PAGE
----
[5] Learn more about Zuckerberg's work to increase the representation of tech-savvy girls in popular culture by reading this article in The Hollywood Reporter, entitled "Randi Zuckerberg Turning Girl-Power Children's Book Into Animated TV Series."

[6] For an article reporting on Zuckerberg's rendition of "Yerushalayim Shel Zahav" at a Shabbat dinner gathering of the World Economic Forum, click here.

[7] The episode closes with a reference to Yehuda Amichai's poem "The Place Where We are Right." You can read it by clicking here.

Judaism Unbound Episode 71: What's Judaism For?

What's the point of Judaism? What's it for? In this episode of Judaism Unbound, Dan and Lex examine that question and try to provide some answers to it. In doing so, they discuss and debate the role of rabbis in contemporary life, explore the idea of "religion," and reflect on recent conversations with Rebecca Sirbu, Rami Shapiro, and Shulem Deen.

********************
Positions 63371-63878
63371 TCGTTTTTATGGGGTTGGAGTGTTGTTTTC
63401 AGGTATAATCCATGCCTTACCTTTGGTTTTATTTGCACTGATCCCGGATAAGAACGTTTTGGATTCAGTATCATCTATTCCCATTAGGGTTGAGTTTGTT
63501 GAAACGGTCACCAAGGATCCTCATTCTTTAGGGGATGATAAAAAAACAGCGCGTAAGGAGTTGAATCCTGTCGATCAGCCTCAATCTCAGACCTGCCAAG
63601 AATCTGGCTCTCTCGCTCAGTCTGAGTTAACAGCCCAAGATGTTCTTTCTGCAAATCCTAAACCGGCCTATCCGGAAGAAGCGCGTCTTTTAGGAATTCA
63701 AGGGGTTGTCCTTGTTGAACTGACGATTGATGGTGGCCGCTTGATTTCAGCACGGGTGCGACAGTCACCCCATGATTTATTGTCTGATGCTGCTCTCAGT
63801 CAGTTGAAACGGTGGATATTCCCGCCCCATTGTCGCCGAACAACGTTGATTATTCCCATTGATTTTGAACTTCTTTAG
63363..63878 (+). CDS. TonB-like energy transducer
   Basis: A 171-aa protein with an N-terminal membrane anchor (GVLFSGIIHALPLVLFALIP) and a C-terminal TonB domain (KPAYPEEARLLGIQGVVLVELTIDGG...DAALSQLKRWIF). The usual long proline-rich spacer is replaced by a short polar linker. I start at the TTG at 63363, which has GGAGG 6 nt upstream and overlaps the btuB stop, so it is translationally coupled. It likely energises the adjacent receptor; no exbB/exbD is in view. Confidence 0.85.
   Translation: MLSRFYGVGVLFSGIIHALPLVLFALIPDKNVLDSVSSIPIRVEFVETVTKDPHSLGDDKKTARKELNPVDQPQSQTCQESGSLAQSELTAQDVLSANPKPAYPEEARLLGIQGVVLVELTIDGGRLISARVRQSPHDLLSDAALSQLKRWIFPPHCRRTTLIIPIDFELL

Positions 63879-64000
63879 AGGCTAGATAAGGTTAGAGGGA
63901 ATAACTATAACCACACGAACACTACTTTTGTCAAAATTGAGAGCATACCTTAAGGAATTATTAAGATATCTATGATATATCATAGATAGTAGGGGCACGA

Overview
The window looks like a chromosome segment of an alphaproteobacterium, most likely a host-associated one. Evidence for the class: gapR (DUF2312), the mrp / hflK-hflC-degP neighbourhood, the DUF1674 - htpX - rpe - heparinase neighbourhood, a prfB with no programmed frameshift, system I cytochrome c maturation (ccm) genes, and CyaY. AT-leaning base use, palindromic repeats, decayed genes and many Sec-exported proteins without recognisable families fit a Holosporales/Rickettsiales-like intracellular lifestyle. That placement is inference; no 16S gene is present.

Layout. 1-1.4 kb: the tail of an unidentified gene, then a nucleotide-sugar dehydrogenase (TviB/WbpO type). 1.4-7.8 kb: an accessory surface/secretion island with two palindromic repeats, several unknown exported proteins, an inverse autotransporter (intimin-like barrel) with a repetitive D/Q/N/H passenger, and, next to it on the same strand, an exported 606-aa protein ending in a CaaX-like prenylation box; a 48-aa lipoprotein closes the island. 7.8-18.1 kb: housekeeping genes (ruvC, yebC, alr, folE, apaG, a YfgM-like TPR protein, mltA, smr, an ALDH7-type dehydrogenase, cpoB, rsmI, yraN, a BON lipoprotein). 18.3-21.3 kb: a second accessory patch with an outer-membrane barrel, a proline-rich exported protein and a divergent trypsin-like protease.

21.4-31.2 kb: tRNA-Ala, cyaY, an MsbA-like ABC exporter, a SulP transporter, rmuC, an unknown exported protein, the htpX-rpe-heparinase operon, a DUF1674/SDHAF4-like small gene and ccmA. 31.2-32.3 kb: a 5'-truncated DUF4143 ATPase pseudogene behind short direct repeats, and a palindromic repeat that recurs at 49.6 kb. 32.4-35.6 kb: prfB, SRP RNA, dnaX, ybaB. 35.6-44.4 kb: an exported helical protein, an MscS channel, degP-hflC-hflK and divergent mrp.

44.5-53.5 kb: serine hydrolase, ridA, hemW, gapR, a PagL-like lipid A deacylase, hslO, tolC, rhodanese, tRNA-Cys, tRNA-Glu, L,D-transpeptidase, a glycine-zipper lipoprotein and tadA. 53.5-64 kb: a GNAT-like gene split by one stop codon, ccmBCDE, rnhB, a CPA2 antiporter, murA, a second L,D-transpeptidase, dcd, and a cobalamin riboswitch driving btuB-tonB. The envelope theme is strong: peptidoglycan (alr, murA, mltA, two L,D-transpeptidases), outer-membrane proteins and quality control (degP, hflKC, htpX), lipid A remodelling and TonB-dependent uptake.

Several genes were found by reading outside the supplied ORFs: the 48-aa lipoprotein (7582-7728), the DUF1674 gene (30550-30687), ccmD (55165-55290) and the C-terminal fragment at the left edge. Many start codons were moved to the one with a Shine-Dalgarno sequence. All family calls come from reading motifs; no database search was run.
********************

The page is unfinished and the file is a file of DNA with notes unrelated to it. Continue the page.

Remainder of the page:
(0:01 - 15:01): The episode begins, appropriately, with the question included in its title. What's Judaism for? Dan and Lex outline some reasons why this overlooked question may actually be a particularly important one to be asking today, and they also provide some speculative answers to it. [1] They highlight the "rhythm" that Judaism creates for daily, weekly, and yearly life, a system of ritualized behaviors designed to reinforce values, and a commitment to bettering the world at-large as possible "what-fors" that Judaism provides to its adherents. They also return to Irwin Kula's frame of "human flourishing," engaging in dialogue about what that phrase means in a Jewish context. 

(15:02 - 31:05): Often, Jews answer the question "What is Judaism for" by discussing the forms of belonging and community that Judaism can provide. [2] Dan and Lex explore that "what-for" here, looking in particular at the distinctions between Ultra-Orthodox and Non-Orthodox forms of belonging. They then pivot a bit by asking a different (and related) question: What are rabbis for? [3] In other words, how is the role of rabbi changing today? Continuing, Dan and Lex open up a broader, big-picture conversation about what the term "religion" connotes in the 21st century. [4]